By day, Juma Marzouq approves Qatar’s masterplans for the vast stadium infrastructure for the 2022 World Cup. By night, Marzouq goes into fan mode, tackling the challenge of filling soccer arenas in this tiny nation. Marzouq has seen encouraging signs since Qatar’s breakthrough on the field in February when it won the Asian Cup for its first major soccer title. The urban planning expert last week glanced around the near-full stands of Al Sadd’s 15,000-seat stadium for the visit of Saudi Arabian side Al Hilal in the semifinals of the Asian Champions League, a small victory for the hosts. “We have a new generation coming to the stadiums,” Marzouq said.
It isn’t always like this at soccer — or any other sport in Qatar — despite the ruling family’s thirst for bidding for elite events. Almost 3 miles (4.8 kilometers) from Jassim Bin Hamad Stadium, far less boisterous scenes played out at Khalifa Stadium for most of the 10 days of the world track and field championships that ended Sunday. Organizers were left trying to explain away the thousands of empty seats.
“In every event there are lessons learned,” said Dahlan Al Hamad, vice president of the local organizing committee. “You cannot build the fan in one day, you have to engage them in the sport, they have to know the system of the sport, they have to have their athletes and know about their lives. “We are really increasing the number of fans,” he said. “If you could just compare today compared to 10 years ago you know, the fans here in Doha, it would be totally different than here.”
Just like FIFA’s contentious decision to grant the 2022 World Cup to Qatar, this was the first time the showpiece event on the track calendar had been awarded to the Middle East. The sparsely attended competition reignited concerns about Qatar’s ability to fill the eight stadiums that have been built from scratch or completely renovated to meet FIFA’s standards. “People love (soccer) here,” said Al Sadd coach Xavi Hernandez, a World Cup-winning midfielder with Spain in 2010. “They are crazy for (soccer).” Xavi is helping to promote Qatar’s soccer credentials to a world skeptical of the choice of location for sport’s premier quadrennial event. He also does damage control — the World Cup bidding process and the conditions for migrant workers building the event’s infrastructure are two hot-button topics.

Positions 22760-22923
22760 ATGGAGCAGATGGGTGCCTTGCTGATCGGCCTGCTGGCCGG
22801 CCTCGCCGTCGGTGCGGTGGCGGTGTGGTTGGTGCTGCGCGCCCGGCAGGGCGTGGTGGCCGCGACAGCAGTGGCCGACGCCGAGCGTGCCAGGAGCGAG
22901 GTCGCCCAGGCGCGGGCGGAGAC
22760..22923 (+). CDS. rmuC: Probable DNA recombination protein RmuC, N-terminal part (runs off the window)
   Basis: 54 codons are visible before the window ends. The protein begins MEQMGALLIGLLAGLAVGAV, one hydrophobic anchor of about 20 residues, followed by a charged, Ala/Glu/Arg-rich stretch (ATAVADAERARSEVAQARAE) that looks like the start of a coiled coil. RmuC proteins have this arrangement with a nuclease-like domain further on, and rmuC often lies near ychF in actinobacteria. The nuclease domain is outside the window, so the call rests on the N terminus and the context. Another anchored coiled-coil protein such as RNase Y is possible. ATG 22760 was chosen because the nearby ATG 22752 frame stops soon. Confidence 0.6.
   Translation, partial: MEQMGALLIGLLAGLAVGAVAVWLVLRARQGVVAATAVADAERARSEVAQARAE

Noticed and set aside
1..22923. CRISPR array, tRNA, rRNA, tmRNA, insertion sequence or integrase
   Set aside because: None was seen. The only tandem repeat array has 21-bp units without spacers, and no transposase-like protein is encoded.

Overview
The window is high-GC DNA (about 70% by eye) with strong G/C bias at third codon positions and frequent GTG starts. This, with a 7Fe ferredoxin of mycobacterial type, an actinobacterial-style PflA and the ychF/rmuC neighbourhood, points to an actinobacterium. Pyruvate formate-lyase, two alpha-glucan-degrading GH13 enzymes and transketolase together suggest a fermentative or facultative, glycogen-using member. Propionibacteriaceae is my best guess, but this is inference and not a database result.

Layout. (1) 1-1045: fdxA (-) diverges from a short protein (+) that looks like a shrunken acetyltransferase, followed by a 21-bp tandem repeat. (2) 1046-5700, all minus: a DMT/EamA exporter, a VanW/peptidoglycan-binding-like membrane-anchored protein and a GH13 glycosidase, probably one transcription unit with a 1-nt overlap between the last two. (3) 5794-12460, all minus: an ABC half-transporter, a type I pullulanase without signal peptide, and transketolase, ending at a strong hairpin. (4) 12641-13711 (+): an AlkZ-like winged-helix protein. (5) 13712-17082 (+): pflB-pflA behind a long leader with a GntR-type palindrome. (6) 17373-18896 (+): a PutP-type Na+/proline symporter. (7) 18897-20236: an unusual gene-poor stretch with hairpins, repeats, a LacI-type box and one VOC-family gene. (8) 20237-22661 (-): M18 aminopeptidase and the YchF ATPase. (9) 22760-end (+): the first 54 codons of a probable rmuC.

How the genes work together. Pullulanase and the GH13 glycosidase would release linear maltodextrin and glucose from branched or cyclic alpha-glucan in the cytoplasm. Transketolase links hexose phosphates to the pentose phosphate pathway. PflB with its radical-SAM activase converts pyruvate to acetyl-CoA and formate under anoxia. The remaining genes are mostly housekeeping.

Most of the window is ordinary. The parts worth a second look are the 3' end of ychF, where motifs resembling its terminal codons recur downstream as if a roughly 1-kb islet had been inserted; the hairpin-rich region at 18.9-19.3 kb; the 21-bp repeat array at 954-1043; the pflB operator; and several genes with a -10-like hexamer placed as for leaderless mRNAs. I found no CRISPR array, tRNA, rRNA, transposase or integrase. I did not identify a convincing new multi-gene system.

FIFA is counting on rabid fans to travel no matter where the world’s most popular sporting event is held because this World Cup faces challenges others haven’t. The oppressive summer heat forced FIFA to move the World Cup from its June-July slot to a November-December schedule that cuts into the club season in Europe and changes the habits of fans who are resistant to change. Those who make the trip will need to be open-minded, and patient, especially in the traffic on the Doha roads.
Finding a beer won’t be easy. Many hotels are dry and only one shop in the country sells booze to locally-based foreigners with employer approval. Unlike in Russia or Brazil — the past two hosts — there is not a vast variety of tourist attractions, beyond the national museum that is still being completed, the souk and trips into the desert. With all stadiums within an hour of Doha, the skyscraper and mall-filled capital will be the hub. Fans will not be able to do easily is hop across on a plane to the sprawling tourist resorts of Dubai, unless the United Arab Emirates and its regional allies restore diplomatic, economic and travel ties with Qatar that were severed in 2017 over allegations denied by Doha that it supports extremism.